It triggers a cycle where the NPA finds fertile ground to recruit Lumad, who, according to the military, now make up the majority of NPA members in Eastern Mindanao.
“Based on our report, 90% of guerrilla bases and NPA camps are inside a stretch of ancestral domain areas and 3 out of 4 NPAs in Eastern Mindanao are members of the IPS,” De Leon said in a presentation before the House of Representatives during its budget briefing.
“The NPAs have already established a shadow revolutionary government called Komiteng Rebolusyunaryo sa Muncipaldad or Barrio in certain areas in Eastern Mindanao,” he added.
The military said the NPA also operates Bagani forces in Eastern Mindanao. There are 6 commands in Davao area alone.
“There is a Pulang-Bugani, which is composed of the fighters of the NPA. It’s a regular unit of NPAs operating in Davao area…. The commander of the Pulang Bagani command 1 was the late Parago,” said Armed Forces chief General Hernando Iriberri.
Pressure for military
The military is pushing to end Asia’s longest running insurgency so it can focus on territorial defense amid China’s aggressiveness in the West Philippine Sea (South China Sea).
Army chief Lieutenant General Eduardo Año – the intelligence chief behind the arrest of CPP chief Benito Tiamzon and commander of the Davao-based 10th Infantry Division when NPA’s well loved commander Leoncio Pitao or “Ka Parago” was slain – vowed to reduce the NPA down to about a thousand before he steps down in 2017.
On the ground in Eastern Mindanao is a general equally hated by the communist movement. Eastern Mindanao Command chief Lieutenant General Aurelio Baladad gained notoriety for arresting the “Morong 43” – a group of people tagged by the military as NPA members but who, according to human rights groups, turned out to be health workers. The military maintains that they are communist rebels.
The past incidents show the danger of a military going back to its history of human rights violations in its determination to quash the enemy.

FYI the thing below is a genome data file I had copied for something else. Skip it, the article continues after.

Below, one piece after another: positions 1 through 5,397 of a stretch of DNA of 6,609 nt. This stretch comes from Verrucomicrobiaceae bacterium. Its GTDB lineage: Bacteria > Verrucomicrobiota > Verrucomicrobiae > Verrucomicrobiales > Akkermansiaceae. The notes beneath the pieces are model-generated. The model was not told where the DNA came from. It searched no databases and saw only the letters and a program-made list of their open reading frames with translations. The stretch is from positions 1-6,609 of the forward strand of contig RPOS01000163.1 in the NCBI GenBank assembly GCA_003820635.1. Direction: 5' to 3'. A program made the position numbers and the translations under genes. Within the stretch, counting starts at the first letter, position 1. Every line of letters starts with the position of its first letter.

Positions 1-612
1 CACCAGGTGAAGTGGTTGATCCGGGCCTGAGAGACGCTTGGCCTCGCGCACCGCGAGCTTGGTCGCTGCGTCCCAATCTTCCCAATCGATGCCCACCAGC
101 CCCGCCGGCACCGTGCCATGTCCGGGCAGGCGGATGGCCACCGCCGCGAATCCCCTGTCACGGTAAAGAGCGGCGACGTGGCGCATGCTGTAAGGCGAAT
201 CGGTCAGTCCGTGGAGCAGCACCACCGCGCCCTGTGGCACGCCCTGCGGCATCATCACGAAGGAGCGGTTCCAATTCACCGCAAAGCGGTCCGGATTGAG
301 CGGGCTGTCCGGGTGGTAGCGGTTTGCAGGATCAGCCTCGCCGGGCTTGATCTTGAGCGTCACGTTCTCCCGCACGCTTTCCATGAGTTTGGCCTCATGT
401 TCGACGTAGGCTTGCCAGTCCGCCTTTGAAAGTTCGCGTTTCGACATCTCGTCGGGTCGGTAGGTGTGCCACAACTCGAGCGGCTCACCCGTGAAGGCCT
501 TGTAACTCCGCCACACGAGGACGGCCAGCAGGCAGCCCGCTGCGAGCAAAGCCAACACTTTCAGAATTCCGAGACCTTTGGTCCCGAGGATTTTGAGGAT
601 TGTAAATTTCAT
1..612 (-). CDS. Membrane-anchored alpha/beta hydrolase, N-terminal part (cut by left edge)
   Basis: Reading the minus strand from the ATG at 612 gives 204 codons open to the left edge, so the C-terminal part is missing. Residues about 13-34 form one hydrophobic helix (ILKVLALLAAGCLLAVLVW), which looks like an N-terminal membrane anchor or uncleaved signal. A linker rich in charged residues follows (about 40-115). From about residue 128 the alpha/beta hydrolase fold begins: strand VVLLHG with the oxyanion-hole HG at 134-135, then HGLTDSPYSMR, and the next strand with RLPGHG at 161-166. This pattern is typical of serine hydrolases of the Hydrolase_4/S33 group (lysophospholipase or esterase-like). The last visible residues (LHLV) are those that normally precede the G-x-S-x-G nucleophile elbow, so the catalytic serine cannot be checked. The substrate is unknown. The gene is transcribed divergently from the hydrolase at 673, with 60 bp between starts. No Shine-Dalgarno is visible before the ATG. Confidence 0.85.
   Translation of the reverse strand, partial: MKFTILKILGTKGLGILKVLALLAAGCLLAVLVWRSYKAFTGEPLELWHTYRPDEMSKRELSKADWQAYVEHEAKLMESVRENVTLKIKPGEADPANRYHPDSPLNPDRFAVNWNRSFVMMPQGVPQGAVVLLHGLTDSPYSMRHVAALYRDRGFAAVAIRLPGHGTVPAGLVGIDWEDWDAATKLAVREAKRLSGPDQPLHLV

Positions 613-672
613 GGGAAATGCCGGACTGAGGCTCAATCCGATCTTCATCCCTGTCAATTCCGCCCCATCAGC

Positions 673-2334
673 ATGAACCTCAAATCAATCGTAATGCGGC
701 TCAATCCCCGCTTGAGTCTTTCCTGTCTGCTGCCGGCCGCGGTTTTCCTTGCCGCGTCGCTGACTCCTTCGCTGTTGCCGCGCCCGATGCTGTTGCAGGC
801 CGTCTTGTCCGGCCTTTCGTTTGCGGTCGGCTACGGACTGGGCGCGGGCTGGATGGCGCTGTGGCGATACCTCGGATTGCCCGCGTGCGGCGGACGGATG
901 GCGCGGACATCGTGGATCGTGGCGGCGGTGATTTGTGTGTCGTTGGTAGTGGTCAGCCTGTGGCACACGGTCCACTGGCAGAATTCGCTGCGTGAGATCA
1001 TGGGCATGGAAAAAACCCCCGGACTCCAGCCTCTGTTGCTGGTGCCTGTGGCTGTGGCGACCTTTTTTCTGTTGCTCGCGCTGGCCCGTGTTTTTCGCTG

Leftist lawmakers, whose colleagues were once victims of extrajudicial killings perpetrated by the military during the Arroyo years, see the warning signs. Leftist groups have been tagged by the military as front groups for the NPA.
A fuming Bayan Muna Representative Neri Colmenares blasted the military for tagging the schoolboy in the video as an NPA just because he sang that song. “Ito ang problema sa AFP natin kaya madaming namamatay. You’re intolerant of dissent. You’re committing the same mistake you did during the Martial Law. Singing a song by a nationalist singer already makes one an NPA? That’s absurd,” Colmenares said as he blew his top during Tuesday’s budget hearing.
“Nakakapikon. Bihira lang ako magalit, Madam Chair. Ang ganiyang klase ng psychology, maraming namamatay. Baka ma-EJK si Pol Galang niyan,” Colmenares added.
Iriberri argued that it was how the song was used. “It’s not about the song. It is how it is being used. It is how it is being taught and in what context it is being conveyed to the children and to the IPs,” said the military chief.
The military also showed test papers supposedly brainwashing the Lumads attending the school.